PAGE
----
French Province Bans Sale of Alcohol During Coronavirus Lockdown

Bottles of French wine are displayed for sale in a liquor store on December 3, 2019 in Arlington, Virginia. - The United States on December 2, 2019 threatened to impose tariffs of up to 100 percent on $2.4 billion in French goods in retaliation for a digital services tax it …
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The province (département) of Aisne in northeast France has banned the sale of alcohol for the duration of the coronavirus lockdown.

The prefect of Aisne, Ziad Khoury, announced Tuesday that alcohol is no longer to be sold, citing ties between alcohol and violence. “Excessive consumption of alcohol is likely to create increased disturbances and violence, especially within the family,” he said.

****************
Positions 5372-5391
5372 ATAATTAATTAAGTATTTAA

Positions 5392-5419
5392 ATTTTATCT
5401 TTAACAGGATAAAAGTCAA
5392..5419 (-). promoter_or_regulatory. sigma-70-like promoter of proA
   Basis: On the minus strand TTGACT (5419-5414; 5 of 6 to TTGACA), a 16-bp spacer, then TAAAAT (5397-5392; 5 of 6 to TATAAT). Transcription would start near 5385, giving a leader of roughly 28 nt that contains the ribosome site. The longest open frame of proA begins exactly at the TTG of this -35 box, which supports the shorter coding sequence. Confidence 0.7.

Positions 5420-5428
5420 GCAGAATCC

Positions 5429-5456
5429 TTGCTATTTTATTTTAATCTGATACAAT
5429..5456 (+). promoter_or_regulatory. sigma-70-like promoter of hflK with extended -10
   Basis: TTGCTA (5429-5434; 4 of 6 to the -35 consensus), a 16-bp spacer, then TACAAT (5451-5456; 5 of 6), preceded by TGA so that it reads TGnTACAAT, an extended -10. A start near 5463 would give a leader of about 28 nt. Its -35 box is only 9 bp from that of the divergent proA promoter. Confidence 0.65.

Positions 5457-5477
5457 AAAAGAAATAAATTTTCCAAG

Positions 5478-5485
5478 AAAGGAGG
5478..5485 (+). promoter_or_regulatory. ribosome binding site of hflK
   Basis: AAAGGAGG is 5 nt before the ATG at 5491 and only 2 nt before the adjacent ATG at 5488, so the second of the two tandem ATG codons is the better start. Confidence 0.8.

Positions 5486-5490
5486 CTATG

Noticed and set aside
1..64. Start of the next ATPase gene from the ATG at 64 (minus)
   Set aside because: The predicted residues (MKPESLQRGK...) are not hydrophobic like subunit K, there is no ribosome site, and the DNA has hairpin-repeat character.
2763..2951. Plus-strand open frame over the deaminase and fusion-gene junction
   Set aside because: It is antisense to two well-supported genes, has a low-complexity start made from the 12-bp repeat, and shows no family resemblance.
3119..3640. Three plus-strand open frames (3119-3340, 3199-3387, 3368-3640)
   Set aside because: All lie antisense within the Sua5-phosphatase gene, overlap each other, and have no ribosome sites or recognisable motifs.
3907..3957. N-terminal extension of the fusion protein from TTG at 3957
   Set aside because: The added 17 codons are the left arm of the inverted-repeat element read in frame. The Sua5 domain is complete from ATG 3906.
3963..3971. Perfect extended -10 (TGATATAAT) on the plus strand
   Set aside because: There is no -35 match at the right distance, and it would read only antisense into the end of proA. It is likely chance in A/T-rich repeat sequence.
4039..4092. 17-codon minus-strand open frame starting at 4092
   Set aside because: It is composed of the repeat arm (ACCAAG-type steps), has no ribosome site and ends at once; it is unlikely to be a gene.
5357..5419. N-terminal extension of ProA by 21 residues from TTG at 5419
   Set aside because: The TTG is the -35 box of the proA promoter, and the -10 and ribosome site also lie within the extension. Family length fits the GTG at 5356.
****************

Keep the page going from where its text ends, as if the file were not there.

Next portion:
Local media have described the new regulation as “politically awkward,” suggesting that confining people to their homes without the comfort of a glass of wine borders on cruel and unusual. The decree “will ruin all confidence in the representatives of the State who seem to use their power for personal moral ends more than for the general interest,” writes Fabrice Bluszez in Paris Dépêches.

Authorities had already closed down bars, restaurants, and cafés, but as of Tuesday even those shops such as supermarkets allowed to open are now obliged to close by 8:00pm.

The Aisne prefecture sent a copy of the decree to supermarkets on Tuesday morning, mandating that all shut down their alcohol sections. For the moment, the alcohol ban will last until March 31, but France’s political leaders have already said that the lockdown will almost certainly be extended.

So far, Aisne has seen 22 deaths related to positive tests of COVID-19.

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